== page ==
Building A Healthier Work Environment For Your Employees: The How-To
Implementing an ergonomics strategy can have multiple benefits for your organization, demonstrating how much you value your employees, improving their health, and increasing productivity.
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Workforce wellbeing should always be a top priority, and the celebration of World Health Day on April 7 every year reminds us about the duty of care business owners have towards their staff. The average person spends around 90,000 hours at work, forging a clear link between the quality of our working environment and our health, especially now, as work life and home life continue to overlap.
Awareness of workplace wellness has been growing over recent years. However, more still needs to be done, and at time when budgets might be tight, investing in people has never been more important. Implementing an ergonomics strategy can have multiple benefits for your organization, demonstrating how much you value your employees, improving their health, and increasing productivity.
Ergonomics means creating an environment where the workstations and equipment are designed to fit the user as safely and efficiently as possible, instead of the other way round when people's bodies are forced to fit their "tools," leading to dissatisfaction, strain, and injury. Approximately 1.71 billion people worldwide suffer from musculoskeletal (MSK) conditions, according to the World Health Organization, with lower back pain being the most prevalent, and the main reason individuals leave the workforce early. According to Public Health England, MSK conditions are responsible for 30 million working days lost in the UK each year, causing a substantial blow to the economy.
Case studies from companies that have introduced ergonomic practices report a significant reduction in sickness and disability days, improved return to work rates, and lower incidences of stress, anxiety, and depression. With this in mind, an ergonomics program isn't only the right thing to do from an ethical perspective, it also makes good business sense.
Ergonomics in the workplace
Every corporate office is different, so an individual assessment is always advisable. The main elements that can make a big difference include:
1. Chairs An uncomfortable chair is a major culprit when it comes to back pain. With an ergonomic chair, the seat height, seat depth, and lumbar support can all be adjusted to suit an individual's spine and support the inward curve of their lower back. There's a huge range of ergonomic seating options with a wide variation in price, but you don't have to choose the most expensive. Whatever you go for, ensure the user gets proper training on its functionality for maximum benefit.
2. Monitor arms Vision and reach influence posture, and we naturally hunch forward to see the computer screen without a monitor arm. As soon as you lose contact with the back of the chair, its benefit is wasted. An adjustable monitor arm is an easy solution to maintain the correct seated position and support range of motion. The monitor should be directly in front of you, about an arm's length away, with the top of the screen around eye level.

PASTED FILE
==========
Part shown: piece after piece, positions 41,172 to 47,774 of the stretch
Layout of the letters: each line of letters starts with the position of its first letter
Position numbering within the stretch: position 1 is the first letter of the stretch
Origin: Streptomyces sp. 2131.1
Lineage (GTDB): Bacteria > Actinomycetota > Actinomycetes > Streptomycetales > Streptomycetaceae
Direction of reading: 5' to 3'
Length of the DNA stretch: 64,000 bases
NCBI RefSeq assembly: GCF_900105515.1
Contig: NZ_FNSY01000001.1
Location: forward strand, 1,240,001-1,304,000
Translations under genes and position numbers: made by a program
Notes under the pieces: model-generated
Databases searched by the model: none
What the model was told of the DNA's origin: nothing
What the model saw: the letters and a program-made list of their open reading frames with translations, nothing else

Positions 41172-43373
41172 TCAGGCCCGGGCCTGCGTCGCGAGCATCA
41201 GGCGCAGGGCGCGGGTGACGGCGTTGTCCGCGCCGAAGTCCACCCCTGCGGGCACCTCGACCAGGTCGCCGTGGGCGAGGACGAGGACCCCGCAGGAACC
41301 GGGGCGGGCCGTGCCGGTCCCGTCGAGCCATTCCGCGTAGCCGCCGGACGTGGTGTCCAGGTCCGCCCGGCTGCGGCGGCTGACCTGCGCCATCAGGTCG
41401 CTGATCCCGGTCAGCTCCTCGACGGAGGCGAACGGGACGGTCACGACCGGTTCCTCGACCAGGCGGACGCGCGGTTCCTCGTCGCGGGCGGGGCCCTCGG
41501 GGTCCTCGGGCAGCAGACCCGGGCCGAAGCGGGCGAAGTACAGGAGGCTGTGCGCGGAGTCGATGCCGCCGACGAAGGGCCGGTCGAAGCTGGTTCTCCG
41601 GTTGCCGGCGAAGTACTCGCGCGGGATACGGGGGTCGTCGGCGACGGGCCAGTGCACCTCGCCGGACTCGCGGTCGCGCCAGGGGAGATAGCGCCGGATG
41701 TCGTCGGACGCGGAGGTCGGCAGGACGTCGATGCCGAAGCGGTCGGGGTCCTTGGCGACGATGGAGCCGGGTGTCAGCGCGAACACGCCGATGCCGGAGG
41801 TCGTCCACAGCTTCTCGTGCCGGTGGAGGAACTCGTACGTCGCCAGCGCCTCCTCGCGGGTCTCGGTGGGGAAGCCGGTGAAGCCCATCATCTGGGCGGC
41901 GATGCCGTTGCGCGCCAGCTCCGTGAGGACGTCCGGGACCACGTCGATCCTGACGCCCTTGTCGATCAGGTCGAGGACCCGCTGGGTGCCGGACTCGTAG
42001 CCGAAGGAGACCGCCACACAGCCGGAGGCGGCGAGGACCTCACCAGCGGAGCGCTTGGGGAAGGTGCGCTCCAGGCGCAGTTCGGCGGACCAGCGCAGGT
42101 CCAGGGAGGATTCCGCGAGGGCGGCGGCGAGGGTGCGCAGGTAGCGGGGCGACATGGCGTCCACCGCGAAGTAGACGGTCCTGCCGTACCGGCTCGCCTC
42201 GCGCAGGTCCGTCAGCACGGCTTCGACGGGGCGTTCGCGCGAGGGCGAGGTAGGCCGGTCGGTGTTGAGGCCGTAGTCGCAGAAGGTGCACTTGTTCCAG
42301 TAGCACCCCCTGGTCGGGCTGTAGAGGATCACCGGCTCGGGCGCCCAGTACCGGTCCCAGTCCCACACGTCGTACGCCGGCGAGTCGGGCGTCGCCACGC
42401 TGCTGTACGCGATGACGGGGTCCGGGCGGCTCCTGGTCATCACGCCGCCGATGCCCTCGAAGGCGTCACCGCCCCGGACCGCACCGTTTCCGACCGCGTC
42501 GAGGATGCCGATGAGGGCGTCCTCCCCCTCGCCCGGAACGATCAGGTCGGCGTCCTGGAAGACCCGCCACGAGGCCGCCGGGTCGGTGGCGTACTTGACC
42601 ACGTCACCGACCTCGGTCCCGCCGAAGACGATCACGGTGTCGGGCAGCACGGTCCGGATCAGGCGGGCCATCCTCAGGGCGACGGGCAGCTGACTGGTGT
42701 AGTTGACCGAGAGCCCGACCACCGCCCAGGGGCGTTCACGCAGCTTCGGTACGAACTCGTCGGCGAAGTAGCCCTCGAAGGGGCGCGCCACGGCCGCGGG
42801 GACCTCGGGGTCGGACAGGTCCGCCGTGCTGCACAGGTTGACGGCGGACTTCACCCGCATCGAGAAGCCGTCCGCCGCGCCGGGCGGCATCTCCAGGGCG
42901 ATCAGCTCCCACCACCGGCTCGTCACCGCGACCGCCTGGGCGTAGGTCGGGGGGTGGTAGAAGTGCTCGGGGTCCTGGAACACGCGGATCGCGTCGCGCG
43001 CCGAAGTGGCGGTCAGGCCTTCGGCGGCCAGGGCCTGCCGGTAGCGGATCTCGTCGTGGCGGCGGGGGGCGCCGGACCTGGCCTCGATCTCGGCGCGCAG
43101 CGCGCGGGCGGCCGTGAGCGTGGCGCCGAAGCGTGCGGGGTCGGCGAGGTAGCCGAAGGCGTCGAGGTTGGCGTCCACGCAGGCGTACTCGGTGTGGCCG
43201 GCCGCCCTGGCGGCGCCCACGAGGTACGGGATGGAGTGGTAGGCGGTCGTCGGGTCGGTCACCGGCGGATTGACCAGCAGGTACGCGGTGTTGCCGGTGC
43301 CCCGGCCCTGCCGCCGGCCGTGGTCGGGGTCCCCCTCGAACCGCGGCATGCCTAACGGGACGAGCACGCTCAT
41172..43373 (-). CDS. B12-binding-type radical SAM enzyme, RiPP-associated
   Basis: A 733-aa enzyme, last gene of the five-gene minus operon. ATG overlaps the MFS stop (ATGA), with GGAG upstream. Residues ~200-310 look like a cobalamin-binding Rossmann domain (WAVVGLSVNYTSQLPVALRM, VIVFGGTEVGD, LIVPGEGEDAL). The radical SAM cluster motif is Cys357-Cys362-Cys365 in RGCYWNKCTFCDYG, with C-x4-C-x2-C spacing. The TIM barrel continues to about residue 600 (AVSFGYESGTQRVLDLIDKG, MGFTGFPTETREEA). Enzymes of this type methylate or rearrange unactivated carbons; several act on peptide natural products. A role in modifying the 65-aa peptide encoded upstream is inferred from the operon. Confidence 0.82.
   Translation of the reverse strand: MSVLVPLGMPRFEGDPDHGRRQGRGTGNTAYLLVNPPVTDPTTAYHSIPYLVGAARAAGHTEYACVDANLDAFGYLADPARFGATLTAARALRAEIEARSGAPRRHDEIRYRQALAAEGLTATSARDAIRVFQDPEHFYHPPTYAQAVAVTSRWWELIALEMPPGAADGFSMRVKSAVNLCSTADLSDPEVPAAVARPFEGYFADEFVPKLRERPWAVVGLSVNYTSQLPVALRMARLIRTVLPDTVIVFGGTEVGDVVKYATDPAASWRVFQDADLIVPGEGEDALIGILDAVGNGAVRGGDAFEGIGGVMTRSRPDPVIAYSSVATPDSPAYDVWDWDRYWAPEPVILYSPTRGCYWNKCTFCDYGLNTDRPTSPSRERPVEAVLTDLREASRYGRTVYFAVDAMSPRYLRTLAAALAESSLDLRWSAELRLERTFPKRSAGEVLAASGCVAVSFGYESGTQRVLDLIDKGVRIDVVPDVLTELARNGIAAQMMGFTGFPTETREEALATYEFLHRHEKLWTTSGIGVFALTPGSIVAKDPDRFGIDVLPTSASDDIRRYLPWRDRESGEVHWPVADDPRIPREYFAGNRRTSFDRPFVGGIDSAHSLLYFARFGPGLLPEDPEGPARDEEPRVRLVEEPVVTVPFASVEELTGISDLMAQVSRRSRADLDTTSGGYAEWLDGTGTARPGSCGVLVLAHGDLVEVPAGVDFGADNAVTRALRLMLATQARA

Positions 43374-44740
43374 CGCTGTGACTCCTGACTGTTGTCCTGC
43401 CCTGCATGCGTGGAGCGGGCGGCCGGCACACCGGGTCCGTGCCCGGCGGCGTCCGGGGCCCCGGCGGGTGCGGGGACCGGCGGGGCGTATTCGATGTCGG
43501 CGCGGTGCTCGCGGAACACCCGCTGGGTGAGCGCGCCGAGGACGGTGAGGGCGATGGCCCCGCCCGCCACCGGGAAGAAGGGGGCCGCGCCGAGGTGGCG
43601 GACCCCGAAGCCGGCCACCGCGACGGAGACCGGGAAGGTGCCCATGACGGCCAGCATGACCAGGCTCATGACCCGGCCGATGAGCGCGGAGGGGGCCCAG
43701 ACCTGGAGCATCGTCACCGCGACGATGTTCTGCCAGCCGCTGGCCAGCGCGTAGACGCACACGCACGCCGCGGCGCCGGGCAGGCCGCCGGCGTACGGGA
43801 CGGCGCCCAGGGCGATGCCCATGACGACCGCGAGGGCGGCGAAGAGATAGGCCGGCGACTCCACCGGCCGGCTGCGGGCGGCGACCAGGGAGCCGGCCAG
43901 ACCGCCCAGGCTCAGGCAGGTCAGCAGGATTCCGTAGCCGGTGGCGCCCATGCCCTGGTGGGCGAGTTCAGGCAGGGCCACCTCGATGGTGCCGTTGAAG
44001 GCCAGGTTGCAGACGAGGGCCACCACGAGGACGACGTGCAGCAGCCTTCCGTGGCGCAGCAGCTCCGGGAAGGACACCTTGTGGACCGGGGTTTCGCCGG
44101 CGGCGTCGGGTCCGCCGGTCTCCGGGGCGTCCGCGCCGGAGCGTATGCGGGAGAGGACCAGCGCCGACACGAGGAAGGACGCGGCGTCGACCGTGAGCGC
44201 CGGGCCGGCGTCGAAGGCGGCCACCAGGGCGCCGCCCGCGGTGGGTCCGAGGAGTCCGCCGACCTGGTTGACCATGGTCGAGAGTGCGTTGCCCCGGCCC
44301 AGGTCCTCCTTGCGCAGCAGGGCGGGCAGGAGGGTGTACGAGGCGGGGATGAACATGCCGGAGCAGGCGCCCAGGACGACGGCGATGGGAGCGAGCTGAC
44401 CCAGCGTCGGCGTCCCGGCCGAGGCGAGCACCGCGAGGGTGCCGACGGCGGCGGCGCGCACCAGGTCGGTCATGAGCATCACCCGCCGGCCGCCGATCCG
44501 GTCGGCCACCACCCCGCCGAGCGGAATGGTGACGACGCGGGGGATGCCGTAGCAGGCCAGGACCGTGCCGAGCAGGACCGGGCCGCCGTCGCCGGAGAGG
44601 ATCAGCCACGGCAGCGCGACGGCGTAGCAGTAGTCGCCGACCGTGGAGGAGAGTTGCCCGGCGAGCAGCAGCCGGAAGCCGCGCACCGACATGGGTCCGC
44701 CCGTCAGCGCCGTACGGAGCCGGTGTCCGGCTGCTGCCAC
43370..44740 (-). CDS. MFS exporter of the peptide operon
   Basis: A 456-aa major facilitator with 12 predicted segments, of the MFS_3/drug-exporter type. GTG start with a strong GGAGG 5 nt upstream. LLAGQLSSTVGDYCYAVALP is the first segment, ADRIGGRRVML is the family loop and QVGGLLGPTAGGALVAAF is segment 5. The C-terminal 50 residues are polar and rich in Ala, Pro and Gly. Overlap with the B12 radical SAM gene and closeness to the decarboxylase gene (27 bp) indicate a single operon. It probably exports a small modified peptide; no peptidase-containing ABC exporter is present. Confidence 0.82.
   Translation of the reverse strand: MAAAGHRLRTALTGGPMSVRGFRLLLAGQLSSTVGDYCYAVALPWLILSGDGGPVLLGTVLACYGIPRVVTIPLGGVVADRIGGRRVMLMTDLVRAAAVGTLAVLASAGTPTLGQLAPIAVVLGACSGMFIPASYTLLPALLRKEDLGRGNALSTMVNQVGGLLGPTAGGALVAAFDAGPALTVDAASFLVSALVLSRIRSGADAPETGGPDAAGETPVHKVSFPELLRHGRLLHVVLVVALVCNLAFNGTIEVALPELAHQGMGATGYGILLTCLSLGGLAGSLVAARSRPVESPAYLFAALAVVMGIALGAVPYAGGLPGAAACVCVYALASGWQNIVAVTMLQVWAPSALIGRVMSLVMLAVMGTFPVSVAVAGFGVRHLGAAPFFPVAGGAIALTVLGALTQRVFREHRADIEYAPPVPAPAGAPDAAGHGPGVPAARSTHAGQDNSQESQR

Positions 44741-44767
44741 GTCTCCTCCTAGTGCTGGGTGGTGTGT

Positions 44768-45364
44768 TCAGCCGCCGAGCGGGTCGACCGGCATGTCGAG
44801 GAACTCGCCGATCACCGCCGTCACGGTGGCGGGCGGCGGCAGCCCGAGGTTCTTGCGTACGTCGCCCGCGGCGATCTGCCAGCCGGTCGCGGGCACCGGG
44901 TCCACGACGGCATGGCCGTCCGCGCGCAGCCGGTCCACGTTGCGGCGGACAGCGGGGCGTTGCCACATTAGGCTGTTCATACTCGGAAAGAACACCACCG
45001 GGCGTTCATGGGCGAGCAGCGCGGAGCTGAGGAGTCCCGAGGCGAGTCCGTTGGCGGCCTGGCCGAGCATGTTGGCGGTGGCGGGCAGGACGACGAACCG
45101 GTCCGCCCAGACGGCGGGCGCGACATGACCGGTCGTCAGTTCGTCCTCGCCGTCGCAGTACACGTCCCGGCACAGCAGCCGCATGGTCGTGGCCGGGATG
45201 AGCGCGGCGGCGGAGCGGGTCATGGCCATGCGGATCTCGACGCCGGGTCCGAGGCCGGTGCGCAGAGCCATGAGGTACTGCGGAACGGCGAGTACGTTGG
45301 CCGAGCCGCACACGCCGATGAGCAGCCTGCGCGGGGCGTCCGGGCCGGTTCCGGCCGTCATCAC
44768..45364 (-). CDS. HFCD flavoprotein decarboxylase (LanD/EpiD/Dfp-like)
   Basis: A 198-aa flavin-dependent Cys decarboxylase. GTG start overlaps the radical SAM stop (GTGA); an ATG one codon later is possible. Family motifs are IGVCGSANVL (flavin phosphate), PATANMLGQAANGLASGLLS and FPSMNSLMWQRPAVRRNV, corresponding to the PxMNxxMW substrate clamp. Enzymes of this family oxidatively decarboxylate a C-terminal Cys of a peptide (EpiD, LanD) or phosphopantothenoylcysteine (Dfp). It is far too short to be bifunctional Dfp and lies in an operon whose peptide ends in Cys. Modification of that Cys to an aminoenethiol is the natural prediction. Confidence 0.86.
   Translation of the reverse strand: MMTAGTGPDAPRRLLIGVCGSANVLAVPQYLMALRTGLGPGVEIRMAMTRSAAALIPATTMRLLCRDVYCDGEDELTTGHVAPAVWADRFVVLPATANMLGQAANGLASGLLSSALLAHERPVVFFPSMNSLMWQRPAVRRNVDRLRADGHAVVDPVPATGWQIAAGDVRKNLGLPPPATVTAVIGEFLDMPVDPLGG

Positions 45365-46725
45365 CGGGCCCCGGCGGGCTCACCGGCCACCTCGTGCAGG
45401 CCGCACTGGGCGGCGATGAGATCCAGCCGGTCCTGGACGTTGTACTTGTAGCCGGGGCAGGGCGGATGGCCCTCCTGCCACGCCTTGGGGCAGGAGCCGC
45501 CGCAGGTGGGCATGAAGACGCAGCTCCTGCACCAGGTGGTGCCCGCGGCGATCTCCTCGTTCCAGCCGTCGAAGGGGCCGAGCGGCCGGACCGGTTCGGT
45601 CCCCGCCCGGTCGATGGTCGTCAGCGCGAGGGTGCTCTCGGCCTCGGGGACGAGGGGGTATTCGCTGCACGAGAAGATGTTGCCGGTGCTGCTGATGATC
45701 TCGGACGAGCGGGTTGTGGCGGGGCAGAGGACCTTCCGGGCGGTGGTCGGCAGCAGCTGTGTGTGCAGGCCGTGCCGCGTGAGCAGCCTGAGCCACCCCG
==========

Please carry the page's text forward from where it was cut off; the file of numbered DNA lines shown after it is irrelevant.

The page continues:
3. Desk height Standard desk heights vary between 750mm and 720mm, typically accommodating someone who is between 6'2" and 6'4", making them too high for many of us. Adjustable options to suit different heights or sit/stand desks are available, but a more cost-effective move is to use a footstool, which allows you to keep the feet supported in a comfortable seated position.
Wellness in a work-from-home world
When workplaces closed in response to COVID-19, millions of staff across the globe set up makeshift home workstations. Now, more than 12 months on, we're looking at much longer-term scenario with many companies still allowing remote work at least part of the time.
In some countries, regulations have been introduced stipulating specific equipment that employers need to provide to minimize risk factors and enable staff to create an optimal home workspace, but this isn't the case everywhere. Regardless of regulation, company owners have a responsibility to support new workstyle habits and reimburse costs that may be incurred. Company guidelines should be put in place to help your staff set up a healthy ergonomic environment based on their individual circumstances and requirements.
Here are a few general work-from-home dos and don'ts:
Don't sit hunched over a laptop. Maintain the correct eye level and elevate it with a laptop stand if needed.
Use a suitable office chair that provides sufficient lumbar support, rather than a dining or lounge chair.
Follow the 20/20/20 rule: for every 20 minutes spent looking at a computer screen, spend 20 seconds looking at something else 20 feet away.
Take regular breaks to get up and walk around.
Use a footrest or small box to rest your feet on, keeping your thighs parallel to the floor, and your hips slightly higher than your knees.
Use additional desk or floor lighting where required, and minimize glare from direct sunlight coming from open windows.